If asked to predict a major unifying event for Generations X, Y and Z, most people would have been inclined to say something along the lines of a national crisis, death of a trans-generational musician, or a presidential election.
It is unlikely that anyone would’ve predicted Pokémon Go to bring those of all ages together, and so quickly—unless you are late nineties New York Times critic Anita Gates. Even Nintendo, the creative genius behind the brand, never thought they’d see Pokémon make a comeback as presently witnessed.
Pokémon Go is the newest addition to the Pokémon franchise. The game is a free app available for smartphones. Players are able to create their own avatar and travel around their neighborhood catching the Pokémon at various, random locations. Yes, that’s right—their neighborhoods. Pokémon Go is an augmented reality game, where the location on the screen is exactly the scenery seen in the “real world,” with a Pokémon added on the screen, brought to life by the Google-spinoff Niantic.
One of the first reasons Pokémon Go is already incredibly successful—in just under 2 weeks since its initial release—is that it was launched at a crossroads for all three generations that it impacted in the late nineties and early 2000s.
Generation X experienced the first wave surge of handheld gaming, via Game Boy. Generation Y embraced the television series, movies, and card game component. And Generation Z has received the residual effects of both gaming and media, including games for Nintendo DS and 3DS and newer movies still being released once a year.
The release of Pokémon Go ties together the childhoods of Gen X-ers and Millennials, and the current realities of Generation Z kids. Hence why Nintendo’s market capital has increased to $42 billion since the games release, according to Fortune.
Aside from timing the release of Pokémon Go perfectly, Nintendo and Niantic have created a marketing frenzy for landmarks and stores around the world. Within the game, certain locations are dubbed “Pokéstops,” where users can reload their Pokéballs, find other goodies, and enter trainer gyms to train Pokémon against opponents and move up skill levels.
These locations are real, physical places, and for most, are causing surges in tourism (and unfortunately, even some accidents). Local coffee shops, restaurants, and monuments have seen an influx of visitors in the passed week alone, spiking sales for their products. Some are even offering special deals for Pokémon Go players, such as “buy one get on free” offers or discounts on meals, according to the New York Times.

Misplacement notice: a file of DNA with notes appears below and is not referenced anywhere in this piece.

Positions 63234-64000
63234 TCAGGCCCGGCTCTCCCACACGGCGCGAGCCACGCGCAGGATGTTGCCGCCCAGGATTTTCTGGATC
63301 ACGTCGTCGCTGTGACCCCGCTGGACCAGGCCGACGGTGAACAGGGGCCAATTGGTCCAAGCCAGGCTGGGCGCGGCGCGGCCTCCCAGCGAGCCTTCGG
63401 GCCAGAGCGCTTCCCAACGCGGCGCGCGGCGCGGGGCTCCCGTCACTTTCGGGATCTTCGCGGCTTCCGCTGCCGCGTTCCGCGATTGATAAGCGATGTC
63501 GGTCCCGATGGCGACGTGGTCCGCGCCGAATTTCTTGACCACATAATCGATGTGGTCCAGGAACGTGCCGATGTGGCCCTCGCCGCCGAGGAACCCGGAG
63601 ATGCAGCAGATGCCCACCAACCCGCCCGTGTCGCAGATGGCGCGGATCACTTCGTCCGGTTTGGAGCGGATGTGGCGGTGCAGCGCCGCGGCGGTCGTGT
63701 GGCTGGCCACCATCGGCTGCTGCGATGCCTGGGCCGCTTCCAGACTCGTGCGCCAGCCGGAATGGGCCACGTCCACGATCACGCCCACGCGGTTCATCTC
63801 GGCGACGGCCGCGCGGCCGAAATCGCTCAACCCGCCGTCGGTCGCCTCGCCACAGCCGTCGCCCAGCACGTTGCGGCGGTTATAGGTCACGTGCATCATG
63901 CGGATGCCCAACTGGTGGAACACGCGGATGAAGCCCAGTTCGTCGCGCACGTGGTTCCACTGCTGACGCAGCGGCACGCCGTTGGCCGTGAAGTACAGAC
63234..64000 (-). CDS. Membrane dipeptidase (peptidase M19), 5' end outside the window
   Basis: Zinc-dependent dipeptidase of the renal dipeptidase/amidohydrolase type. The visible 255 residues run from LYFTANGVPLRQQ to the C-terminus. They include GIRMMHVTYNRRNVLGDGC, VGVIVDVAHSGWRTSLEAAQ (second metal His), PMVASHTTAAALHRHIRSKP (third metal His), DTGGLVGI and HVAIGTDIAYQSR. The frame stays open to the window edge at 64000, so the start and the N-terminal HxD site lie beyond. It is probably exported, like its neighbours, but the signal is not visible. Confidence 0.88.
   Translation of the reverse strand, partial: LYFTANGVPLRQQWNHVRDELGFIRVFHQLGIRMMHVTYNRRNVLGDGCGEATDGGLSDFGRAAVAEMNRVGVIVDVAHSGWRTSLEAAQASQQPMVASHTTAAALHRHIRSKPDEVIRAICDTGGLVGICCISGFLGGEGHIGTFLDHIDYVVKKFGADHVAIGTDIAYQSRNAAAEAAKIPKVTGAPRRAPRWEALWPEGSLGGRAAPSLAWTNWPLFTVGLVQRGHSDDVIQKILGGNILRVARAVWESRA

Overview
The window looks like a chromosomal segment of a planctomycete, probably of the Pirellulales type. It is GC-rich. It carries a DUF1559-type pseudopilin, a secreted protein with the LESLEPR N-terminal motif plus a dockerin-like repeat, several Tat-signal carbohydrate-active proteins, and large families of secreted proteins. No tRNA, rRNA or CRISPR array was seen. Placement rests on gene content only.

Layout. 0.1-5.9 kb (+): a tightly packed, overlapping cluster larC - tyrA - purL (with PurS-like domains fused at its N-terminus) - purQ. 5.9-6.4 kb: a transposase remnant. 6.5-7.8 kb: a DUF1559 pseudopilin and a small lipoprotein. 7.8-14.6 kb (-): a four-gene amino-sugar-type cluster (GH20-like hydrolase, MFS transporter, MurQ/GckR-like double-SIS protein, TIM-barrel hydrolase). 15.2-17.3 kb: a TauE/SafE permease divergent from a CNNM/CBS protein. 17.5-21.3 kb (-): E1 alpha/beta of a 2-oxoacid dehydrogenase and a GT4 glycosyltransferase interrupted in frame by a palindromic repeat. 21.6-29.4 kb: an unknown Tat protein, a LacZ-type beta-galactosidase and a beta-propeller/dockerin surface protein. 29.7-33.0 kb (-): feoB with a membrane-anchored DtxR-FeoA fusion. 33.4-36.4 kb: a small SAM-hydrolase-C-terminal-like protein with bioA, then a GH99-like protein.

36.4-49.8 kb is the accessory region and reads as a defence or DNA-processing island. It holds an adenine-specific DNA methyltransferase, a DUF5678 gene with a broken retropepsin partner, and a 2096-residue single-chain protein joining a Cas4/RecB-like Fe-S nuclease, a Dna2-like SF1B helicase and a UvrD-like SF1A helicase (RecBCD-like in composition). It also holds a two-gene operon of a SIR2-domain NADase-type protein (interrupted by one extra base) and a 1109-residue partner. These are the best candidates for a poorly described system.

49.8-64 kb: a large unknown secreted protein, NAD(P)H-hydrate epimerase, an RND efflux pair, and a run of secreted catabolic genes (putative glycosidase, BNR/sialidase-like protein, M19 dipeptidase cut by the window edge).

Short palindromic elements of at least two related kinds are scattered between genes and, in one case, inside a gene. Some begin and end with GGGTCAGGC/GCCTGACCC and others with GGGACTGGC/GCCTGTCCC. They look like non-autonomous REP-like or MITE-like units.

Public relations professionals can gain some insight from this borderline sensational game.
- As the game encourages players to step out into their neighborhoods, explore, and meet people, the same goes for PR – network yourself constantly
- Follow up on your goals, just as you would follow a Pokémon around to eventually capture it; besides, completing your goals will only help you “level up”
- PR firms always like to be on the cusp of the new and now; take a note from Pokémon Go and keep tabs on the augmented reality industry, it appears to be the new frontier
In the future, more companies will look for ways to unite multiple generations, instead of aiming for just one target market. Public relations amongst games like Pokémon Go is just about to take off—company sponsorships of gyms and Pokéstops are already being requested in hopes of increasing publicity, business and name recognition.
The viral nature of Pokémon Go has made businesses more interested in being a part of the game, leading to a desire to be featured in the augmented reality world, even hoping that Nintendo and Niantic will place a rare Pokémon near their location to draw large crowds.
Pokémon Go is just the beginning of augmented reality, which has been on the horizon for public relations professionals for a short while now. Last year, Google revealed it’s virtual reality “goggles,” Cardboard, a huge leap for them in terms of publicity. Virtual reality and augmented reality are the new frontier, and Nintendo and Niantic’s game is proving so.
As a Millennial, I am a witness to the evolution of Pokémon (no pun intended). From playing the video games with my friends to going to the movies with my family to attend the premiere of Pokémon: The First Movie, I’ve seen the brand grow and also seen its fan base deduced to a cult following. With the recent release of Pokémon Go, it’s cult following has rejoiced, millennials can indulge in a blast from the past, and businesses are taking advantage of the game’s profitable side effects—viral lessons learned.
Curious, I downloaded the app sometime last week. Needless to say, the graphics are crisp, there is minimal buffering time, and it is almost designed for those already familiar with the Pokémon games, leaving the user with little instructions and leaving them to their own instincts, another reason it seems to resonate across the three generations the brand has affected most.
Pokémon Go has caused a phenomenon in less than 2 weeks of being available to the United States, Australia, and New Zealand, with hopes to expand its global markets. What can public relations and marketing professionals take away from such a trending game such as Pokémon Go?
Businesses must constantly be forward thinking, aiming to utilize pop culture’s current and future trends before the competitor does. If they miss out on the opportunity, it will most likely be hard to hop on the bandwagon. Pokémon Go is still fresh and developing, giving businesses the opportunity to join in on the craze before it ends—if it ever does.